The pandemic induced impact on the world’s socio-economic affairs is going to persist for a long time. It has led to the emergence of new technologies and trends that are both trailblazing and redefining. One such example is touchless technology. Subsequently, a huge surge in demand has risen for technologies that offer both digital and physical access to locations and information, without increasing face time with other individuals or spreading germs.
As such, the best possible technology to meet these demands effectively is through Biometric technology. Biometrics is the science of uniquely identifying or verifying an individual among a set of people by exploring the user’s physiological or behavioural characteristics. A biometric security system is intrinsically linked to a person and therefore not easily compromised through theft, collusion or loss which makes it more advantageous than conventional, or traditional authentication methods like personal IDs and passwords, keys, or magnetic cards.
Today, biometric security technology is being incorporated into touchless solutions around the world. According to TechSci Research, in India, the biometrics market is estimated to grow at a 21.38 percent CAGR to 2026 from US$1.64 billion in 2020 to exceed $5 billion by 2026, largely propelled by increasing smartphone penetration and the need for improved security.
Due to its convenience, speed, and security, biometrics systems are a perfect solution – impacting businesses and verticals alike. Let’s check out the top five innovative applications of biometric technology that are currently making strides.
Biometric and Cryptocurrency: Biometric authentication like facial ID, iris scanners, and fingerprint scanners as biometric IDs for onboarding can be used to make cryptocurrency more accessible to more people, in addition to using other authenticating credentials. With Biometric authentication, we will see a fully automated and remote onboarding process to crypto platforms in the near future.
Biometric at airports: Biometric security systems such as fingerprints, face recognition, palm vein scanners, and iris scanners will see increased implementation at airports across the globe. Biometric technology can enable contactless verification, simultaneously facilitate seamless boarding and checking for passengers. While countries like New Zealand already use e-gates that use biometric scanners to match faces to E-passports, India too will soon roll out face recognition boarding at four identified airports.
Staff-less stores: A staff-less store concept is soon to become popular in 2022 and beyond. In this scenario, the customers will be connected to the storesvia smartphone applications. Furthermore, facial recognition powered by AI will detect customers in stores.The items purchased can then be identified by a real-time monitoring system using a set of tracking cameras. And finally, the payment will be auto-debited from the customer’s account before leaving the shop.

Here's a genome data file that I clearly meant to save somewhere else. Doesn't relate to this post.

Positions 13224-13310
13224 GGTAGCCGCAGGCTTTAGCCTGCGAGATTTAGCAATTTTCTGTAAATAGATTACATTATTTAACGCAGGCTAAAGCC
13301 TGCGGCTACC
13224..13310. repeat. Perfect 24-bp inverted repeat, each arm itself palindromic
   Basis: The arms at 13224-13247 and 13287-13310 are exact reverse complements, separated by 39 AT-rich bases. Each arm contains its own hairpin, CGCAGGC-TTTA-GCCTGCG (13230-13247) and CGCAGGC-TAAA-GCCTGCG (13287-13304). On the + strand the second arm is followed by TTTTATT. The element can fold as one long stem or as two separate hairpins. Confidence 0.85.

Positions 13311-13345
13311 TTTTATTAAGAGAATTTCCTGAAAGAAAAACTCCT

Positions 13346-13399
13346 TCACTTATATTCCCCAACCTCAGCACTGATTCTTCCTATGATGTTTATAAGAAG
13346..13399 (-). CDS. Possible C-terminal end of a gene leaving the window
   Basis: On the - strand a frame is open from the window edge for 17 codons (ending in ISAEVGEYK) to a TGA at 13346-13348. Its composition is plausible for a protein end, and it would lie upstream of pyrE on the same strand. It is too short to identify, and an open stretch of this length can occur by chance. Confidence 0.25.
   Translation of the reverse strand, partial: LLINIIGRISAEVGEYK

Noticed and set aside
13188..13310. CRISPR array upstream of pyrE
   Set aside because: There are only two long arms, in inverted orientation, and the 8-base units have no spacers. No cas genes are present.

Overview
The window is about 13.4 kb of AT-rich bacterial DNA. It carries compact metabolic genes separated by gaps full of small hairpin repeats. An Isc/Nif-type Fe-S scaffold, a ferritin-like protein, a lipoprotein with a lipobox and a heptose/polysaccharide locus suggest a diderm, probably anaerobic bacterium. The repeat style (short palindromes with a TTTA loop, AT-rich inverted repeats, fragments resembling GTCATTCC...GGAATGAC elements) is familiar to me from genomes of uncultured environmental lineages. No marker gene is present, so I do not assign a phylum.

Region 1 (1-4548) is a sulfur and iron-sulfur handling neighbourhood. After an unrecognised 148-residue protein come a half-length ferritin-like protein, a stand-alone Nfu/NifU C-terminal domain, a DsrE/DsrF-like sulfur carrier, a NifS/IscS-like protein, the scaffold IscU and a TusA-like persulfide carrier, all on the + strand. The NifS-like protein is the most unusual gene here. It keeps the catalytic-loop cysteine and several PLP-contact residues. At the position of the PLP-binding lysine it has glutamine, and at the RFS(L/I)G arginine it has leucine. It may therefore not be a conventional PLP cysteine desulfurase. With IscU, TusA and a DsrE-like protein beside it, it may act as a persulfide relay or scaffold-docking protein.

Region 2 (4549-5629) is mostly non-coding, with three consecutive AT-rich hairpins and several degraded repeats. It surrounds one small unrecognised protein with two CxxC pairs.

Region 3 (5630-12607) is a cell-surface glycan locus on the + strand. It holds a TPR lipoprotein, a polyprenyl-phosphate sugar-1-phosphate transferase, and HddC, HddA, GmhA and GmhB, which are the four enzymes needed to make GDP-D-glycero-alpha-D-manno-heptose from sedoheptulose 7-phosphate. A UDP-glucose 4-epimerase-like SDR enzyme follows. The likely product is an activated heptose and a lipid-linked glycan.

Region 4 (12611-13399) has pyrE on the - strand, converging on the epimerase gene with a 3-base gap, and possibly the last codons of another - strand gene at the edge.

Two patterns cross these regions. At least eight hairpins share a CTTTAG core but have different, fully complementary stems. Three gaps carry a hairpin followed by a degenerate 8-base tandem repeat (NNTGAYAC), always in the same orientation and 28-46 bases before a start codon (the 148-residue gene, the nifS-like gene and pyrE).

Multimodal biometrics: Multimodal biometrics is the concept of adding one extra layer of biometric to another biometric modality. Cyberattacks in today’s age powered by AI have become more powerful and sometimes can crack through a single layer of the security system. Thus, the use of a multimodal biometric system is becoming more critical. Multimodal will soon replace traditional security measures, particularly in the financial service sector.
Market Research: In market research, biometrics plays an important role by providing a platform to understand the physiological reaction of people to certain stimuli, experiences, websites, or ideas. Since physical reactions do not necessarily always match with a person’s words, using biometrics can prove extremely useful for market research.
While the applications of biometric security technology are many, in India, the Aadhar card project was the most extensive biometric identification system in the world. As of June 2021, 1.29 billion people out of India’s total population, i.e., 1.38Bn have a registered Aadhar card – that means over 99% of the Indian population have been covered under this project. Aadhar card is a foundation of an authentic and reliable identification in India and has also helped reduce corruption, cost of delivery of public services, etc., as well as provide public subsidy and other unemployment benefit schemes.
This is just the beginning. With these use cases already in play across so many industries and verticals around the globe, it can be emphatically said that biometric technology will continue to serve huge purposes across industries in the future. Whether for patient records access in healthcare, remote employee onboarding for Human Resources, or international border security solutions, biometrics are here to stay.
The author is IC Sambit Bakshi, IEEE Member.